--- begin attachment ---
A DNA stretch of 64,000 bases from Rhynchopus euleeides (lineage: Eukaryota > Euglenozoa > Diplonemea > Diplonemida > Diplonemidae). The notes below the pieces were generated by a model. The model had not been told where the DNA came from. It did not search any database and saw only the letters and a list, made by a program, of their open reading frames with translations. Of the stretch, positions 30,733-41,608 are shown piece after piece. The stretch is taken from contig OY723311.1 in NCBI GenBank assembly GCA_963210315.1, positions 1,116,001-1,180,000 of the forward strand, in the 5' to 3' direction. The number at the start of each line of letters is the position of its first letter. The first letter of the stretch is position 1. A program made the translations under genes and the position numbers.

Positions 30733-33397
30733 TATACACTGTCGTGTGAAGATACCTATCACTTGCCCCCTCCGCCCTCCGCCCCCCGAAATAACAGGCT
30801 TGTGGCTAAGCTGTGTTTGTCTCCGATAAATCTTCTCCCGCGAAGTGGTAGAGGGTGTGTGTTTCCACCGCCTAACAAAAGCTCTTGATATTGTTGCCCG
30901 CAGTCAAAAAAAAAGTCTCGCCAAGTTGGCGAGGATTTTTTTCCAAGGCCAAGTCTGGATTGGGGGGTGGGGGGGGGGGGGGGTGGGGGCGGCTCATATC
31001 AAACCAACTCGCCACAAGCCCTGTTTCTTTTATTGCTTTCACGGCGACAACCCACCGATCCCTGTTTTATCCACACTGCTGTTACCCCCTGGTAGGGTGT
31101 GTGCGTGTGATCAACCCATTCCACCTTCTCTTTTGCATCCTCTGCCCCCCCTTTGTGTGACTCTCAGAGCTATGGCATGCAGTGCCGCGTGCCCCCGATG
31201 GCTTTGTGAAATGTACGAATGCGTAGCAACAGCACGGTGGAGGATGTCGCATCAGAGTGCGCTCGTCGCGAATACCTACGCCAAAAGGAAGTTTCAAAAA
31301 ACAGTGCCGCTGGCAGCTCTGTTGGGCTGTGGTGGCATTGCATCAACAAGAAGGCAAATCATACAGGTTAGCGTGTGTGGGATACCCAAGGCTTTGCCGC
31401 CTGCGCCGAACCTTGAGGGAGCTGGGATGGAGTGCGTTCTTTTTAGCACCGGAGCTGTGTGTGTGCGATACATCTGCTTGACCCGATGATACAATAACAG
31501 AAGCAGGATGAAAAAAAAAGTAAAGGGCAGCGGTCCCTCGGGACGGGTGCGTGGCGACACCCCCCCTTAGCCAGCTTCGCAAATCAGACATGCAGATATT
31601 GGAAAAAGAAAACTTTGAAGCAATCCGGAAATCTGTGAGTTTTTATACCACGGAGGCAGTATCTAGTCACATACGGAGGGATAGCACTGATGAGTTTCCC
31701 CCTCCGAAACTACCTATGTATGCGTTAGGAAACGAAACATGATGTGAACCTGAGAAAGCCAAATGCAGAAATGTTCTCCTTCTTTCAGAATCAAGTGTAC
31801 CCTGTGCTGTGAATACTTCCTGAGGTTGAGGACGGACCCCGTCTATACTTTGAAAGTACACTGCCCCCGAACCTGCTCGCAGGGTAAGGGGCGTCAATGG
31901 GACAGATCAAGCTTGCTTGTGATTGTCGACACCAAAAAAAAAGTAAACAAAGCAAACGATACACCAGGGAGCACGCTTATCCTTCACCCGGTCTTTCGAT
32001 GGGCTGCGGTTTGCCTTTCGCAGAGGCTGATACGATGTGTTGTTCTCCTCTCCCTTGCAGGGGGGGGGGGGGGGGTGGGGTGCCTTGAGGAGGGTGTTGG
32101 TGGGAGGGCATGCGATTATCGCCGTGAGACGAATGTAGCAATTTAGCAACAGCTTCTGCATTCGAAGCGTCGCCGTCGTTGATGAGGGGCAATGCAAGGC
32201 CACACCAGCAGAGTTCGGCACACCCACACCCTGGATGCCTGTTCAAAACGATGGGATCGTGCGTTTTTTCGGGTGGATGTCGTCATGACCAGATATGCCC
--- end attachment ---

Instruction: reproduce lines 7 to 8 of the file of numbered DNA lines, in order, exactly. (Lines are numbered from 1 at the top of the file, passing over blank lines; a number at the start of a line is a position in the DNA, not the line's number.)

31101 GTGCGTGTGATCAACCCATTCCACCTTCTCTTTTGCATCCTCTGCCCCCCCTTTGTGTGACTCTCAGAGCTATGGCATGCAGTGCCGCGTGCCCCCGATG
31201 GCTTTGTGAAATGTACGAATGCGTAGCAACAGCACGGTGGAGGATGTCGCATCAGAGTGCGCTCGTCGCGAATACCTACGCCAAAAGGAAGTTTCAAAAA